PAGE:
The next morning Mifin's already left by the time we're up. What with sitting around the house and such, we're not ready to go until almost noon.

At that point, we stop by a coffee house which I remember being named Intelligentsia, but which Jusko tells me has a different name. (Help me out, if you happen to read this Jusko.) They grind up your espresso, get a funnel, fill it, and then pour water through. French presses are widely believed to produce a superior espresso, but this, I'm told, tops even that. B.K. and Jusko and I sit outside and I listen while they heap compliments on the coffee.

I don't drink coffee, but I finally give in and go by a cup of hot cocoa. It's very artistic, but not necessarily fabulous; it's no Southeast Waffle Company.

Next stop? Downtown.

Why?

For the pianos, of course!

Denver (and, as it turns out, Boulder and Fort Collins) all have pianos just sitting out for anyone to play. And most of the people playing aren't half bad!

Denver/Boulder/Fort Collins may be the best place on Earth.

Maybe.

Best idea ever.

Our piano adventures give way to a massive used bookstore with thick wooden beams and broad stairs leading you through spacious, book-lined alcoves. It's irresistable and inescapable.


Your Local Used Bookstore: Home To Normal Bibliophiles… and the Hell's Angels

In the end, Jusko comes up to B.K. and I and announces that one of the most beautiful girls he's ever seen has just exited the store wearing a hiking backpack.

What!? By the time we arrive at the street she's disappeared. Was it just a ploy to separate us from the books? Or did one of the world's most beautiful girls just vanish into the urban wilderness? We may never know.

As we return to the car, we have a sudden craving that we're too cheap to indulge.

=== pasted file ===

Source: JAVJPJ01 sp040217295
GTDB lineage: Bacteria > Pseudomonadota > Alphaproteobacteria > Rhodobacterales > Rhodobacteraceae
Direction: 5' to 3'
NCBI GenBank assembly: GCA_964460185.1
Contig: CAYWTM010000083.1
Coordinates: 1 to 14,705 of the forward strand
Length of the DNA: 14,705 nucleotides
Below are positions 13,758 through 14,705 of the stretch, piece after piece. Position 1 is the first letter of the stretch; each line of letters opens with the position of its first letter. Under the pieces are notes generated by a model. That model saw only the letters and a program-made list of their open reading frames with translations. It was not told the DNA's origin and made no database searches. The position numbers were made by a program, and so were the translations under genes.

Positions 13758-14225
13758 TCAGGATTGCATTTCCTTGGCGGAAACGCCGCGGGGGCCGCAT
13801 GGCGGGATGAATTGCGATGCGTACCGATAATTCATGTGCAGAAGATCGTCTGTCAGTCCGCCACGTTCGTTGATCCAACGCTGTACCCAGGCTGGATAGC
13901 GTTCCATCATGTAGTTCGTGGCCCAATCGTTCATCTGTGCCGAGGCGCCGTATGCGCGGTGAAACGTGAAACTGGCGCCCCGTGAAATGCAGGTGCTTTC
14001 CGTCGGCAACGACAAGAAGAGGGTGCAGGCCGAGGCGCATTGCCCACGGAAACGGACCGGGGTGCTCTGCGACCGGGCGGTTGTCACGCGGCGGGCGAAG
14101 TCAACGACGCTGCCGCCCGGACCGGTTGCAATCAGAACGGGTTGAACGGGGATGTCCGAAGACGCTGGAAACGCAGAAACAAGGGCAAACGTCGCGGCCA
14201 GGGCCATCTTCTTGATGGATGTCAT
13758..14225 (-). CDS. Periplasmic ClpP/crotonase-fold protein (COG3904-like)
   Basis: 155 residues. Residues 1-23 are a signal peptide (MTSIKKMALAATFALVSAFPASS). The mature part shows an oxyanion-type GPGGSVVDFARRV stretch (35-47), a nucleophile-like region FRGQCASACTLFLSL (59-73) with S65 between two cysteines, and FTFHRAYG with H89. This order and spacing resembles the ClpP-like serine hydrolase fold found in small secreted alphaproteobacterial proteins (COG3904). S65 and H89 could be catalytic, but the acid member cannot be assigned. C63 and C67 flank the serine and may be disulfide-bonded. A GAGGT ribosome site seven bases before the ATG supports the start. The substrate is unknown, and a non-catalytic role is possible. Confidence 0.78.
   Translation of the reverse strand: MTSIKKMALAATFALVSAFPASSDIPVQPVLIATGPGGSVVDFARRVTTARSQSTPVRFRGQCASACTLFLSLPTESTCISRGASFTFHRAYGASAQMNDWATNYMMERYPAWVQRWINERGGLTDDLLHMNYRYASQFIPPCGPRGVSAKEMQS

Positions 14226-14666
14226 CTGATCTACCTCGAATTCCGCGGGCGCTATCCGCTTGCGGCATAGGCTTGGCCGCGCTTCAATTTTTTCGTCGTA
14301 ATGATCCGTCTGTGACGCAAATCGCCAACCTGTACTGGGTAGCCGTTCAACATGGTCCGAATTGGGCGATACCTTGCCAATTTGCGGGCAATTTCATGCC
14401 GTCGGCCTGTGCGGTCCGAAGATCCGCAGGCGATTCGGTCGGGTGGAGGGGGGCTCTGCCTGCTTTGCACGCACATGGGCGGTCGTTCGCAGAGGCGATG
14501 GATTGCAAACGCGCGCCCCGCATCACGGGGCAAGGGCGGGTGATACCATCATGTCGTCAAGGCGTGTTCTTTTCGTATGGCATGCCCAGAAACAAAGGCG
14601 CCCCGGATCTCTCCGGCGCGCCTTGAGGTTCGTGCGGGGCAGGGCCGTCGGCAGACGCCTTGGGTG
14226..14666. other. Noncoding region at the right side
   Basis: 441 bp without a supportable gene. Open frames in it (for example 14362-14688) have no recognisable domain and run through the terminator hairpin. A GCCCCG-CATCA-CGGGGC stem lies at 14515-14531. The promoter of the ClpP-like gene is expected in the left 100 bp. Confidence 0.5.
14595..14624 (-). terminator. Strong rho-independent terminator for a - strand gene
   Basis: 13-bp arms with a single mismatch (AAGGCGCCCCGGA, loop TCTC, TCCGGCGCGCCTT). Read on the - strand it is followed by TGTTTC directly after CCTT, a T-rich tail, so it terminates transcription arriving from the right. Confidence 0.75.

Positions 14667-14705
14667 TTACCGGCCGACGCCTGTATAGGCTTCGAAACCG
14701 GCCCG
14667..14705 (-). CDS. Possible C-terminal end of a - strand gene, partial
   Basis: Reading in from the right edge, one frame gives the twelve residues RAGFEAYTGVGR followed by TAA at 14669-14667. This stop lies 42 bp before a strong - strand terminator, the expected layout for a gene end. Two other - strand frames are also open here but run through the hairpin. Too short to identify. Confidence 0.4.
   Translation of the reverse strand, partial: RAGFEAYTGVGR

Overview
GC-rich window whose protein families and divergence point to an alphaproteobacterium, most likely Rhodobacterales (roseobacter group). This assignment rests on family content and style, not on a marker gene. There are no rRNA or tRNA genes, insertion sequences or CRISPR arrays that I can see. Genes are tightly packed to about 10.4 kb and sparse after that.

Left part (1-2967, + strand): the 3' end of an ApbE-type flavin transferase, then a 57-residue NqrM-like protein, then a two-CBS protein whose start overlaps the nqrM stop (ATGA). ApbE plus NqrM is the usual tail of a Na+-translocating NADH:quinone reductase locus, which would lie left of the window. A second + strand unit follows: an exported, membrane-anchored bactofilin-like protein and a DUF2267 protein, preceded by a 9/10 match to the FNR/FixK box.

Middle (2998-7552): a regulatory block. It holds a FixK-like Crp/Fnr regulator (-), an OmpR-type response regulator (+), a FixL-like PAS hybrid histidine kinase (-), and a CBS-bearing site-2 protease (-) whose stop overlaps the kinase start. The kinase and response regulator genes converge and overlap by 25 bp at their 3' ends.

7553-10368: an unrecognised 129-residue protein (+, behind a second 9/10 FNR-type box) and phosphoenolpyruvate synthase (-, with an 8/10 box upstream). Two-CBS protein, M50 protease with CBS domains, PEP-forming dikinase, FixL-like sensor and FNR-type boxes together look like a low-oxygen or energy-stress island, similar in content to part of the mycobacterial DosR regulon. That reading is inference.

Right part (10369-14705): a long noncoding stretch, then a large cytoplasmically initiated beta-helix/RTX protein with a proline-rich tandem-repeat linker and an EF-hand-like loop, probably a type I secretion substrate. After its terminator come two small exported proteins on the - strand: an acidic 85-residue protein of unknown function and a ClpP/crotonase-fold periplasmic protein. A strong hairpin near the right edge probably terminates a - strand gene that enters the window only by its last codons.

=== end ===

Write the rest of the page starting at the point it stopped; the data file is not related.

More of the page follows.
So we sit in front of the US Bank skyscraper, fire up the stove, and begin making Ramen with Sriracha. About ten minutes into this a rather large lady comes walking out of the bank towards us.

"Party's over! You can't do that here."

I point helpfully to our car, which is two feet away: "But that's our car."

The lady looks confused and opens and closes her mouth a couple of times. Then she turns and walks back into the building. We see her glowering out at us.



Starbucks, down the street, is more helpful. They provide us with a spoon, some water, and bathrooms. Much as I find myself saying that "friends don't let friends drink Starbucks", I've never had a negative interaction with them (though their oatmeal really isn't that great). So, Starbucks, here's a thumbs-up to you.

After lunch, we drive to Boulder and meet up with REI (climbing gear 'n' such) and then Bob, a recent physics grad from Minnesota. After the meal it's decision time. Maybe I could spend the night with Bob (he doesn't seem too keen on the idea and I do like the people I stay with to be keen on it), take the bus back to Denver (I can't get ahold of Mifin by phone, so I don't know if I could stay with him and I'm not really fancying the hostel), or continue on with Jusko and B.K.

The latter option is most appealing because I'm still craving mountains and hiking and adventure. But there are so many friends with whom I get so little time and Danifen's one of them. Returning to Denver would be a way to extend that time. It's one of those decisions I have difficulty with since the options it presents are mutually exclusive in terms of outcomes and judgment/value criteria. The uncertainty with Bob and Mifin and the hostels enables me to leave town with Jusko and B.K., but I feel kind of miserable for a good half-hour or so—friends are important—until I realise I can hitchhike back the next day. And I do like hitchhiking. It's rationalisation, and I know that, but it's also pacifying.

Oh, and did I mention?




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